Then do us the same courtesy
If you don't care about our political opinions (and you shouldn't; this isn't Politics.SE!), then please ensure that we're not being asked to care about (or silently tolerate) yours.
This answer makes a good case in point. A diamond mod has:
Taken it upon themselves to completely rewrite the original (and already accepted) ...
I just wanted to add a counterpoint to the other answer:
I think the moderators have been doing an exceptional job keeping things on track under difficult circumstances. (I do not envy them this job.)
Here's how personally I see it:
We have a range of sources of information, in which we put a differing amount of trust. Here is a rough ordering. (I am sure it could be debated and enhanced, but it is just for illustration.)
Several peer-reviewed, properly-blinded experiments with ...
The general rule for answers is that:
Every answer should be suitable for review and voting by our community of experts in evaluating evidence. Answers which require non-trivial specialist expertise or are anecdotal in nature are not acceptable due to the nature of this community.
One of the premises of skepticism is the application of the scientific ...
The general rule for answers is that:
It is up to the answerer to provide valid, verifiable and potentially replicable evidence, and to show convincingly that it is relevant to the question. Every answer should be suitable for review and voting by our community of experts in evaluating evidence. Answers which require non-trivial specialist expertise or are ...
Your question asks if Twitter has a double standard.
The substance of the deleted answer was some details about a research project nicknamed "Truthy" from Indiana University, that tried to detect misinformation on Twitter. It had nothing to do with Twitter's moderation policies.
The answer in no way addressed the question, and off-topic answers aren't ...
For "absence of evidence" answers, we generally don't accept "Hey, I googled it, and I couldn't find anything relevant." because we can't tell if you searched for the right terms, or maybe the answer is in a book, or in a foreign language, etc.
That makes it very tricky to answer, and this is a quandary frequently faced.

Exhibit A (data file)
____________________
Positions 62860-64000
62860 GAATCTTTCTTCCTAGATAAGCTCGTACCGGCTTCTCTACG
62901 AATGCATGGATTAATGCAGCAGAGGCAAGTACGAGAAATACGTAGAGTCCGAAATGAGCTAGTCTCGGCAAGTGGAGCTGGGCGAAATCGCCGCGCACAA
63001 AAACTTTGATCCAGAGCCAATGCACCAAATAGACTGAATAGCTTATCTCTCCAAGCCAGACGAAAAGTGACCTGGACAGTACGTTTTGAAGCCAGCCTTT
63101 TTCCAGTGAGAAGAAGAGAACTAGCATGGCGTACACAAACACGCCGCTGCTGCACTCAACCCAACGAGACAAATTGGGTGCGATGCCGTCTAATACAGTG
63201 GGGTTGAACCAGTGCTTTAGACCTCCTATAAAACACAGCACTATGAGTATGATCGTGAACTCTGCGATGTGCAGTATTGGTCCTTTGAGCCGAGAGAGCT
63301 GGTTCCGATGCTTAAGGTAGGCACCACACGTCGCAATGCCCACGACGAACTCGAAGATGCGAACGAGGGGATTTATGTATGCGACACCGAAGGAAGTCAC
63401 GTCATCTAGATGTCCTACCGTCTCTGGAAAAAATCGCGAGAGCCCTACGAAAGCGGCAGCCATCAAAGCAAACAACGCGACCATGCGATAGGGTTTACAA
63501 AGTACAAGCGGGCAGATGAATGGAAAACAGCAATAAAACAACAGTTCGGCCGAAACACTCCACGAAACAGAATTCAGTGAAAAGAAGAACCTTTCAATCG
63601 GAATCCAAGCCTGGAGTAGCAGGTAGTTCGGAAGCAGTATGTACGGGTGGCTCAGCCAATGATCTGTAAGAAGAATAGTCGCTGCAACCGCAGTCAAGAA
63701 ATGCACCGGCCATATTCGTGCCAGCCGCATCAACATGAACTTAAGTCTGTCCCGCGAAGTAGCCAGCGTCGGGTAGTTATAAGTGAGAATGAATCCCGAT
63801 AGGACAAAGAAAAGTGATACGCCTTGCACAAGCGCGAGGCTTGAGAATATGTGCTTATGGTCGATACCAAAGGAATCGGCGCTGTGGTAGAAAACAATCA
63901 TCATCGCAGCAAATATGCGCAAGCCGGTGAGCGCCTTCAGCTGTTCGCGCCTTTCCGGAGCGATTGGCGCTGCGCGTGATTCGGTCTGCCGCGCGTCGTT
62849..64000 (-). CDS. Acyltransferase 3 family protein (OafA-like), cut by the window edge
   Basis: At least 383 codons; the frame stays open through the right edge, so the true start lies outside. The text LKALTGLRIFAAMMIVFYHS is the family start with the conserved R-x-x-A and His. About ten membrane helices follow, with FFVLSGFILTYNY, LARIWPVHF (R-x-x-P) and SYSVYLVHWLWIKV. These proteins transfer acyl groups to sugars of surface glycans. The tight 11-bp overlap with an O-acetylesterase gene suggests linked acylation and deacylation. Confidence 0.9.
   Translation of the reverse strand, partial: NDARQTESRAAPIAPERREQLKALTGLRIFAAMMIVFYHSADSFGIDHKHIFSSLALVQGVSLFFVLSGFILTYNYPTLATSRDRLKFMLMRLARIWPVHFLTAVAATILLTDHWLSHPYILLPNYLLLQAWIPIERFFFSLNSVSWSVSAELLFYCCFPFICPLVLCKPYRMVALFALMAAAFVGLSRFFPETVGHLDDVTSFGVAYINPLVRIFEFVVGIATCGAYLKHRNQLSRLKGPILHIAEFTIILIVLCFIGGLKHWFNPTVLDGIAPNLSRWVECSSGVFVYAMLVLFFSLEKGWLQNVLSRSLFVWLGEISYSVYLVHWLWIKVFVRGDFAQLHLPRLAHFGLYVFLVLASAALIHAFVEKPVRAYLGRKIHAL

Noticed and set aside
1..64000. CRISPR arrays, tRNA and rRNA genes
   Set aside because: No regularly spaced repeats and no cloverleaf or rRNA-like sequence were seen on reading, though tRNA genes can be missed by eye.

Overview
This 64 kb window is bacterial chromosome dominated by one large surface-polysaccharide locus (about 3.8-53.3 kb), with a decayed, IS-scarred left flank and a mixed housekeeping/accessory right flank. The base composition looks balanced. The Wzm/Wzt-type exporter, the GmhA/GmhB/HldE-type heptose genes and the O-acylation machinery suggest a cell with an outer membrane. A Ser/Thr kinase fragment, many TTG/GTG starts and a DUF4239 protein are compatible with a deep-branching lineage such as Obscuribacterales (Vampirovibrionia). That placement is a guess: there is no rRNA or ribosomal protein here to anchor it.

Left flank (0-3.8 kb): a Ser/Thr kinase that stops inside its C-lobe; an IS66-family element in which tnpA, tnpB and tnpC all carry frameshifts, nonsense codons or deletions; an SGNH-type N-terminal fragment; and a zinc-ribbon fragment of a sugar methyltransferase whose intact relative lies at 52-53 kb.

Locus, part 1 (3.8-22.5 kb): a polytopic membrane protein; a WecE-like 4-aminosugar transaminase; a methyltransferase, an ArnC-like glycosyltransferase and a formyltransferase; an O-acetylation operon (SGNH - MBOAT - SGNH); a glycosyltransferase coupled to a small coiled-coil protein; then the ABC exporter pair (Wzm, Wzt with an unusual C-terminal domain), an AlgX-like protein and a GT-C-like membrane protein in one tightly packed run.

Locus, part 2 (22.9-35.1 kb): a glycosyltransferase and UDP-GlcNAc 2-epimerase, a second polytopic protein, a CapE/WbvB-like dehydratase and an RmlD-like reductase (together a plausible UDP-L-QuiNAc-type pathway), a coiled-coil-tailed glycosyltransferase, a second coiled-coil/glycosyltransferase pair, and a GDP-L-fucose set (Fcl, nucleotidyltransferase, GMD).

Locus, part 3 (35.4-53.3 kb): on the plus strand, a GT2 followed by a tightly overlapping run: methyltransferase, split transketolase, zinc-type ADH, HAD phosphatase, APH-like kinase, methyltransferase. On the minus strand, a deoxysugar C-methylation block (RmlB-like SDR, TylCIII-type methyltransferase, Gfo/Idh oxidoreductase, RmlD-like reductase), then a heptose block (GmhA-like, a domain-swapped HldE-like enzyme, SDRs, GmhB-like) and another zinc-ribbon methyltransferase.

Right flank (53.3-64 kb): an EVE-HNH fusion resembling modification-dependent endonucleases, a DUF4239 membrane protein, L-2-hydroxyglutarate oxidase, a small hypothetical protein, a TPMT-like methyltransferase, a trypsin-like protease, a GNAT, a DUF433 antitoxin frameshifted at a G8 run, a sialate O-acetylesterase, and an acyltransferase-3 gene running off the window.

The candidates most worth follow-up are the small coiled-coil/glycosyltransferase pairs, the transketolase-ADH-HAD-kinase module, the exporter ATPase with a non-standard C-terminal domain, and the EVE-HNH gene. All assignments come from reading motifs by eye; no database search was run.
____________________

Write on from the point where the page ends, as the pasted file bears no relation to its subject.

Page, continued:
The compromise we have reached, ...
I am going to start with an aside. Writing a good "no-one knows" answer is tricky. We sometimes get people giving non-answers that boil down to "I don't know" or "I couldn't find the answer", which is very different to "no-one knows".
This issue is addressed here: What makes a good "the answer is unknown" answer?
So, if the answer is not a good "...
I was not involved in the act, however I want to publicly support it.
The post was not answering the question, at least not directly. Maybe the OP wanted to show evidence that Truthy had an influence on Twitter and that the influence was statistically significant, and that there are no other similar "influencers" with different political biases compensating....
An old latin name for this combination of name calling and being told you don't know the answer is argumentum ad hominem
From Wikipedia:ad hominem:
An ad hominem (Latin for "to the man" or "to the person"), short
for argumentum ad hominem, is a general category of fallacies in which
a claim or argument is rejected on the basis of some irrelevant ...
I'm sorry you've had some trouble with your questions. This "question ban" thing is automated and cannot be altered by us moderators. It can only be changed if SE staff decides to change it, which, as far as I know, they never have and likely never will.
Here's the "report" on your questions:
That flag on your Oct 10 question was "...
Well, there are three problems here:
That is not an answerable question. It's based on a claim that claims nothing (yes of course they may - just as dentists may stroke out and drive the pick through your tongue and jaw during a routine cleaning, it is well within the range of possibilities) and instead of using that claim to support a stronger and more ...
There are a number of problems with this answer.